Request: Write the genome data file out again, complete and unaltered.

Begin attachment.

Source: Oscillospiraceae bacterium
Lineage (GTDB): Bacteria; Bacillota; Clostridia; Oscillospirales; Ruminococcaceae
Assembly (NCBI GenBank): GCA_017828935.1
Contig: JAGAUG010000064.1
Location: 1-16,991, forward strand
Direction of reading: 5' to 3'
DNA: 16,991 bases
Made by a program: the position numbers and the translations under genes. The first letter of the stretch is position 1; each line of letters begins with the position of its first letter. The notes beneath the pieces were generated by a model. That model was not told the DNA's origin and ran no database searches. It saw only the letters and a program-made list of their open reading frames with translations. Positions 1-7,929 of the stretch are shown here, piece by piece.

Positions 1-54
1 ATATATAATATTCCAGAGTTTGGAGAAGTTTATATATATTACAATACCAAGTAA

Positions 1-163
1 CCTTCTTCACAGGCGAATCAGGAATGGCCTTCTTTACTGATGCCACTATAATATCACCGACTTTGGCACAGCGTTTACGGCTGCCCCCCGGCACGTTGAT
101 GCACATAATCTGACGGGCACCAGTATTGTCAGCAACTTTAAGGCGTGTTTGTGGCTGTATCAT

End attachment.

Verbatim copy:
Source: Oscillospiraceae bacterium
Lineage (GTDB): Bacteria; Bacillota; Clostridia; Oscillospirales; Ruminococcaceae
Assembly (NCBI GenBank): GCA_017828935.1
Contig: JAGAUG010000064.1
Location: 1-16,991, forward strand
Direction of reading: 5' to 3'
DNA: 16,991 bases
Made by a program: the position numbers and the translations under genes. The first letter of the stretch is position 1; each line of letters begins with the position of its first letter. The notes beneath the pieces were generated by a model. That model was not told the DNA's origin and ran no database searches. It saw only the letters and a program-made list of their open reading frames with translations. Positions 1-7,929 of the stretch are shown here, piece by piece.

Positions 1-54
1 ATATATAATATTCCAGAGTTTGGAGAAGTTTATATATATTACAATACCAAGTAA

Positions 1-163
1 CCTTCTTCACAGGCGAATCAGGAATGGCCTTCTTTACTGATGCCACTATAATATCACCGACTTTGGCACAGCGTTTACGGCTGCCCCCCGGCACGTTGAT
101 GCACATAATCTGACGGGCACCAGTATTGTCAGCAACTTTAAGGCGTGTTTGTGGCTGTATCAT